Open Access Case Report

Intralabyrinthine Cholesterol Granuloma with Rapid Progression After Acute Hemorrhage, A Common Origin?

Marta Navarro Fornas1*, Carlos de Paula Vernetta1,2, Fernando Mas Estellés3, Abel Guzmán Calvete1, Laura Cavallé Garrido1,2 and Miguel Armengot Carceller1,2,4

1Department of Otorhinolaryngology, Hospital Universitario y Politécnico La Fe, Valencia, Spain

2University of Valencia, Spain

3Department of Radiology, Hospital Universitario y Politécnico La Fe, Valencia, Spain

4Instituto de investigación sanitaria La Fe, Research institute in Valencia, Spain

Corresponding Author

Received Date: August 30, 2021;  Published Date: September 22, 2021


We present the case of a cholesterol granuloma after acute hemorrhage in the inner ear with rapid progression to adjacent structures such as vestibular aqueduct or inner auditory canal. After 6 months of its total resection, the patient has had no local recurrence.

Keywords: Cholesterol granuloma, Intralaberinthine hemorrhage, Hypoacusia, Peripheral vertigo, Petrous apex

Abbreviations: Computed tomography (CT); Magnetic resonance image (MRI)


Cholesterol granuloma is the most common benign nonneoplasic lesion of the petrous apex. The ethiology of this phenomenon is based on the entrance of blood into a mucosal space. It is believed that anaerobic degradation of blood products, including cholesterol crystals, may provoke a foreign body giant cell reaction that induce the cyst formation [1]. Once the cysticgranuloma is present, patients may suffer from cocleo-vestibular symptoms, as a consequence of the location of the lesion. However, sometimes they can be asymptomatic [2]. After suffering an acute inner ear hemorrhage, our patient showed clear signs of audiologic and vestibular affection that persisted for 8 months. The lack of improvement made necessary the realization of new complementary tests to get to our new diagnosis.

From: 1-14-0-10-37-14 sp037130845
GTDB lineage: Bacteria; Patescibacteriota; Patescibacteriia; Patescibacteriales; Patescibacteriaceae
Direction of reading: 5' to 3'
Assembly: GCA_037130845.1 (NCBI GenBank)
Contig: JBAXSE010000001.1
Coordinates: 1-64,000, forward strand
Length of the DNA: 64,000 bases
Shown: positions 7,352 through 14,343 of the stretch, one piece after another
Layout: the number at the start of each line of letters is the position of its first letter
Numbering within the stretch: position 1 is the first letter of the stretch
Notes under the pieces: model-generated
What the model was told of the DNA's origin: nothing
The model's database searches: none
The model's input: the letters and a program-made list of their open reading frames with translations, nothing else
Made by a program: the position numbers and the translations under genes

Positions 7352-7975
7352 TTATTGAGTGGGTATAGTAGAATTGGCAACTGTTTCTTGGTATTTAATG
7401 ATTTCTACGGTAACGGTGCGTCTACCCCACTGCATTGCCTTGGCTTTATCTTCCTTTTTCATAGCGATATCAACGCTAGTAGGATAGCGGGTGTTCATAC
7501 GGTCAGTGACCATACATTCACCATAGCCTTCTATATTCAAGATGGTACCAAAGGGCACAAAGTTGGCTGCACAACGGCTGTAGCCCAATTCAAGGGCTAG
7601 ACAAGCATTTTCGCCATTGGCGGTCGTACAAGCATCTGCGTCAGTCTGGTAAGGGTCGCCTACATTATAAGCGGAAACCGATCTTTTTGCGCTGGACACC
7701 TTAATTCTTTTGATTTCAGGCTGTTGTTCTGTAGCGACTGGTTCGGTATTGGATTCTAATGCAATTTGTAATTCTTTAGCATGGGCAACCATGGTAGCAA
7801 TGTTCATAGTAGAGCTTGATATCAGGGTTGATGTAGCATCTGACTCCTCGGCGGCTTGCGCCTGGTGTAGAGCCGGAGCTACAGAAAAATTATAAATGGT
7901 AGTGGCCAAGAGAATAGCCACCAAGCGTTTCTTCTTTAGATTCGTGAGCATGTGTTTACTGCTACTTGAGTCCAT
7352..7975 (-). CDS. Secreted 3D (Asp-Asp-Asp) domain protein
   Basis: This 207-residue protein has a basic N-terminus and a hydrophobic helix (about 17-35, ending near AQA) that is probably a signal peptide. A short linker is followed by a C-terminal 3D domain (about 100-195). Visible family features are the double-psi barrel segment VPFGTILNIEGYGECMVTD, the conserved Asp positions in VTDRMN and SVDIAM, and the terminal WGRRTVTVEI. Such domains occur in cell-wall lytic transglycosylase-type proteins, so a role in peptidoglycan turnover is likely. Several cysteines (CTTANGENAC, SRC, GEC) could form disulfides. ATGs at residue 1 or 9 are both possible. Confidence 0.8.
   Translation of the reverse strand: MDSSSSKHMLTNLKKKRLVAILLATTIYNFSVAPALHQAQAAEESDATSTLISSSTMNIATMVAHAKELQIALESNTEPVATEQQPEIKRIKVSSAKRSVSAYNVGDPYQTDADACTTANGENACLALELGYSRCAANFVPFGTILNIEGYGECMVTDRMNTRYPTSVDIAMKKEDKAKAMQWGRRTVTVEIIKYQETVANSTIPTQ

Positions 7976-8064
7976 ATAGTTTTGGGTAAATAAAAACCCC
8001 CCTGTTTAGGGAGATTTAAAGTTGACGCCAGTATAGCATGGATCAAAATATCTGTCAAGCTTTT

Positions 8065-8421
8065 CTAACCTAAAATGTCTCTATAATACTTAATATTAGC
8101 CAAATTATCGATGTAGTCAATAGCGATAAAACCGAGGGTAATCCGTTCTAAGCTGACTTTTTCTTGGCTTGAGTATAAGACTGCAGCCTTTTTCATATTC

Case Presentation

A 40-year-old man presented in our hospital referring sudden right-sided hypoacusia, tinnitus and vertigo. Audiologic and vestibular tests confirmed cophosis and vestibular disfunction of the affected side. Radiological findings on MRI showed hiperintensity signal in T1 and hypointensity in T2, suggesting acute intralaberinthine hemorrhage as the main cause of the symptoms. The origin of this hemorrhage remained unknown. After 8 months of maintained cocleo-vestibular disfunction, a new MRI showed an extense occupation of the petrous portion of the right temporal bone, non-existent on the initial image. This lesion associated high intensity signal in T1 and T2. The same content could be found occupying the cochlear compartments, vestibule and superior semicircular canal as a result of extended inner ear fistulization of cholesterol granuloma. More precisely, to perilinfatic space (Figure 1).

Axial T1 and T2-weighted MRI shows a space-occupying lesion in the right petrous apex (*), with its characteristic hyperintensity suggesting cholesterol granuloma. It can be appreciated the extension of the mass to the cochlea and superior semicircular canal (arrows), with marked signal asymmetry in T1 regarding the left side.

The extension to the postero-medial portion of the right temporal bone was dilucidated by CT, with anterior limit on the yugular plate. The mass eroded its medial wall, the limit with the vestibular aqueduct and posterior wall of internal auditory canal. Total surgical resection of the cholesterol granuloma was achieved with a translabyrinthine approach. Posteriorly, surgery was completed with complete obliteration of the ear cavity with fat tissue. Our patient remains clinically stable and without relapses after 6 months post-surgically (Figure 2).


Axial plain computed tomography (CT) of the temporal bone before (A and B) and after surgical intervention (C). It reveals the presence of an expansive lesion in the postero-medial region of the temporal bone (star), eroding bone limits with the medial wall, the vestibular aqueduct (yellow arrow) and internal auditory canal (red arrow). A direct vision of the cholesterol granuloma (asterisk) is obtained during surgery (D), as well as the residual space after its complete resection (E).


The incidence of petrous apex cholesterol granuloma has been estimated at 0.6 cases per 1 million population. Diagnosis is fulfilled by computed tomography (CT) or magnetic resonance (MR), being typical findings of cholesterol granuloma the hiper-intensity in T1/ T2. These characteristics will help in differential diagnosis with other pathologies of the petrous apex [1, 2]. Despite its histological benign features, cholesterol granuloma can be dangerous due to its agressive tendency to grow and invade proximal spaces. For this reason, we need to consider surgery and total resection of the lesion as its main treatment. The objective is to preserve integrity of the surrounding structures, and prevent further extension to the endocraneal space. For surgery indication and election of the type of approach, we must take into account the size of the lesion, its location and the patient’s age.



Conflict of Interest

The authors declare no potential conflicts of interest.


The authors received no specific funding for this work.

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